TSA /PUSL .- New blow for Morocco on the Western Sahara issue. The US Senate Appropriations Committee has taken new decisions that are not favourable to Morocco.
For Algeria, it is a new diplomatic victory for the Saharawi people in their struggle for a self-determination referendum.
Algeria expressed this Friday, August 5, its satisfaction with the position of the US Senate Appropriations Committee on Western Sahara. For Amar Belani, this committee has swept aside “the expansionist claims of the Kingdom of Morocco.
This stance welcomed by Algeria was taken during the presentation of the bill on the appropriations allocated to the State Department for its foreign operations and other related programmes, according to Belani.
The US Senate Appropriations Committee addressed the Western Sahara issue from “three extremely important angles,” he explained in a statement to TSA on Friday 5 August.
US Consulate in occupied territories: Appropriations Committee’s denial
The first angle is contained in the “explanatory memorandum of the budget bill” where the committee “deals separately with the Western Sahara issue without ever mentioning the Kingdom of Morocco”.
For the Algerian ambassador, the Appropriations Committee of the US Parliament “thus joins the jurisprudence of the European Union’s Court of Justice, which ruled on the ‘separate and distinct’ character of the territory of Western Sahara.”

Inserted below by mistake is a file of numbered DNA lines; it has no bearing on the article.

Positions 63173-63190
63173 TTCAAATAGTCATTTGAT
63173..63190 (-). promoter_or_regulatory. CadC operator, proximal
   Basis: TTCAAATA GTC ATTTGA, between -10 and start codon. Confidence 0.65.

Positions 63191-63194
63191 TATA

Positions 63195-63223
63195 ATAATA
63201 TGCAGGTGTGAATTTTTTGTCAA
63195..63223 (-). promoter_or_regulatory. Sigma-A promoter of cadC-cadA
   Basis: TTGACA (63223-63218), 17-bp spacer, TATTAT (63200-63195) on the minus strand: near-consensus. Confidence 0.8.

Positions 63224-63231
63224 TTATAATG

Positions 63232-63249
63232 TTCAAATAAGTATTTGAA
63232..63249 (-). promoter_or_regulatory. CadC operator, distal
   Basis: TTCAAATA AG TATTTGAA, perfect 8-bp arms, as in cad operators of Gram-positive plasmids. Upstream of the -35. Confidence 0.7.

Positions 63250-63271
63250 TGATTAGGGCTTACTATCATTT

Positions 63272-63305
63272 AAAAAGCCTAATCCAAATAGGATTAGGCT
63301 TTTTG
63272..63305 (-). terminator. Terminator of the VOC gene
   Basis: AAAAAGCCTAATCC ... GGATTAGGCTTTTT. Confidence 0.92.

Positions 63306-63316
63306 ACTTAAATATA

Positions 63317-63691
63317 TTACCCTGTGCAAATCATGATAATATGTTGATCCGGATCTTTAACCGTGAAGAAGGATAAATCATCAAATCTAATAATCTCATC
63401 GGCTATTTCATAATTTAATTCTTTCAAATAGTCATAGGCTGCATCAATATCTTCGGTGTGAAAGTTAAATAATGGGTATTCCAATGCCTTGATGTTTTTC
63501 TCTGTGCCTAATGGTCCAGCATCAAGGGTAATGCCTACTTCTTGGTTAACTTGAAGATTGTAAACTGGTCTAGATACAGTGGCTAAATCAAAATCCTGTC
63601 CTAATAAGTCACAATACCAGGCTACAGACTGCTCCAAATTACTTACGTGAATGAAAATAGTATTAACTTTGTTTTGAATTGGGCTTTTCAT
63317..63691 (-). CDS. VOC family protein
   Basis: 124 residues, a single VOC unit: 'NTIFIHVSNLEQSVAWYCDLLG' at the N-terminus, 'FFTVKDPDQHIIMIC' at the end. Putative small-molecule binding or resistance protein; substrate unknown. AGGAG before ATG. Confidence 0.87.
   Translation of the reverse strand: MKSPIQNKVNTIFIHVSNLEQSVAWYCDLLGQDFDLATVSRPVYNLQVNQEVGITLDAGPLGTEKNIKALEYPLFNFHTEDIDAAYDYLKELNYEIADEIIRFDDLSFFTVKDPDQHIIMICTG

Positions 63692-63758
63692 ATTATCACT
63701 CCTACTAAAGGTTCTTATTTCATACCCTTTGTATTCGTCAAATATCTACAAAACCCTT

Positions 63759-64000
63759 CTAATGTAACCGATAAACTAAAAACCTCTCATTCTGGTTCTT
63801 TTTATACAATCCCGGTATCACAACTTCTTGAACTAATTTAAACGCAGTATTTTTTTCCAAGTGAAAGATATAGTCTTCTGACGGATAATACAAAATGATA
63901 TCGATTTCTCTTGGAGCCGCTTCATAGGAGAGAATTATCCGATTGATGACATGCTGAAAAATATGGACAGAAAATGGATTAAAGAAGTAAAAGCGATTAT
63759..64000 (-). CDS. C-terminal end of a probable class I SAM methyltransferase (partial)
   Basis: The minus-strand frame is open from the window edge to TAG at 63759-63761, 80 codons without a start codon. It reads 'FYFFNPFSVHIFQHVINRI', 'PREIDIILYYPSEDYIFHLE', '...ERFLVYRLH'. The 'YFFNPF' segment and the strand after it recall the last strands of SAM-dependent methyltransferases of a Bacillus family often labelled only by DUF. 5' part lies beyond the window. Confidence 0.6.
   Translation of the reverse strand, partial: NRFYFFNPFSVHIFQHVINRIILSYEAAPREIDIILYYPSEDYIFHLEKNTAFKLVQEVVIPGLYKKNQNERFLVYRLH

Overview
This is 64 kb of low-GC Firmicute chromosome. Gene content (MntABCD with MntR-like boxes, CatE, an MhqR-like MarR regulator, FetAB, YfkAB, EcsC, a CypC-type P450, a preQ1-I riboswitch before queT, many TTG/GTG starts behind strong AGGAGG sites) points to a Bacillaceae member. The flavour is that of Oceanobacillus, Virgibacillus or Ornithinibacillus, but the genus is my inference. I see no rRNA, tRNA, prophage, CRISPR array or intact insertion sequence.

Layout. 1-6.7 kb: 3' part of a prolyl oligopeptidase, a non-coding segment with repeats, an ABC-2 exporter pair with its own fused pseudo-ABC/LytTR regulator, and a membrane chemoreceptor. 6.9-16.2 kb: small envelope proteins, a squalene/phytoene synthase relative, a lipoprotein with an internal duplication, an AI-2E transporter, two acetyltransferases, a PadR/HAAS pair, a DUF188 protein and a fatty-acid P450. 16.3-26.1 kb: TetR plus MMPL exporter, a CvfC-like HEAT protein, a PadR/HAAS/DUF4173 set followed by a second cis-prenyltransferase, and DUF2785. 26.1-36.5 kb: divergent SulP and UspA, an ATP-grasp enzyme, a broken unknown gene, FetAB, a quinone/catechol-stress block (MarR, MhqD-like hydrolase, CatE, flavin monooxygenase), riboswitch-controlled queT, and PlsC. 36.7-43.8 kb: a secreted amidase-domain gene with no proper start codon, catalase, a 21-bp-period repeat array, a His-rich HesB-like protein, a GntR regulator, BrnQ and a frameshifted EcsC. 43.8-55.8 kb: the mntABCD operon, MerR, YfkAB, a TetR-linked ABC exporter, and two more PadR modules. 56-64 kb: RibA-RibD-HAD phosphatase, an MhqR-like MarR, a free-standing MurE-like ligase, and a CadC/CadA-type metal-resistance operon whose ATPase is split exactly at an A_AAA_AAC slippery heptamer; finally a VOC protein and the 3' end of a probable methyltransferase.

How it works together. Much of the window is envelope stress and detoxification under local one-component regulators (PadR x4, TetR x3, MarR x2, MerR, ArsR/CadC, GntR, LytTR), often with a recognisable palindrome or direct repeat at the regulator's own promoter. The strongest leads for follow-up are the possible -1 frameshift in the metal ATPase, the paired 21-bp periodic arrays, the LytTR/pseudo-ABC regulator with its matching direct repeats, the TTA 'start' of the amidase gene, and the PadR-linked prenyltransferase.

The second angle is that the US Senate Appropriations Committee “urged the Secretary of State to promote the establishment of a monitoring and reporting mechanism on the issue of human rights within the UN Mission for the Referendum in Western Sahara”, adds the Special Envoy in charge of the Western Sahara and Maghreb countries at the Algerian Ministry of Foreign Affairs.
For the third and last angle, Amar Belani adds, this committee “recommended that none of the funds allocated or made available by the 2023 finance law or previous laws can be used to support the construction or operation of an American consulate in Western Sahara.”
A measure that puts an end to Moroccan ambitions to see the United States join the list of countries that have opened a consulate in the occupied Saharawi territories.
Amar Belani adds that the US Senate Appropriations Committee has “recommended the continuation of certain programmes to improve education, health care, economic opportunities and other forms of assistance in Western Sahara, asking the Secretary of State to consult with the Appropriations Committee on the intended uses of these funds.
Western Sahara.—The Committee urges the Secretary of State to promote the establishment of a human rights monitoring and reporting mechanism within the United Nations Mission for the Referendum in Western Sahara.
The Committee recommends not less than the prior fiscal year level, within funds provided for the U.S.-Middle East Partnership Initiative, for programs to improve education, healthcare, economic opportunities, and for other assistance for the Western Sahara, and directs the Secretary of State to consult with the Committees on Appropriations on the planned uses of such funds.
None of the funds appropriated or otherwise made available by the act or prior acts may be used to support the construction or operation of a U.S. consulate in the Western Sahara.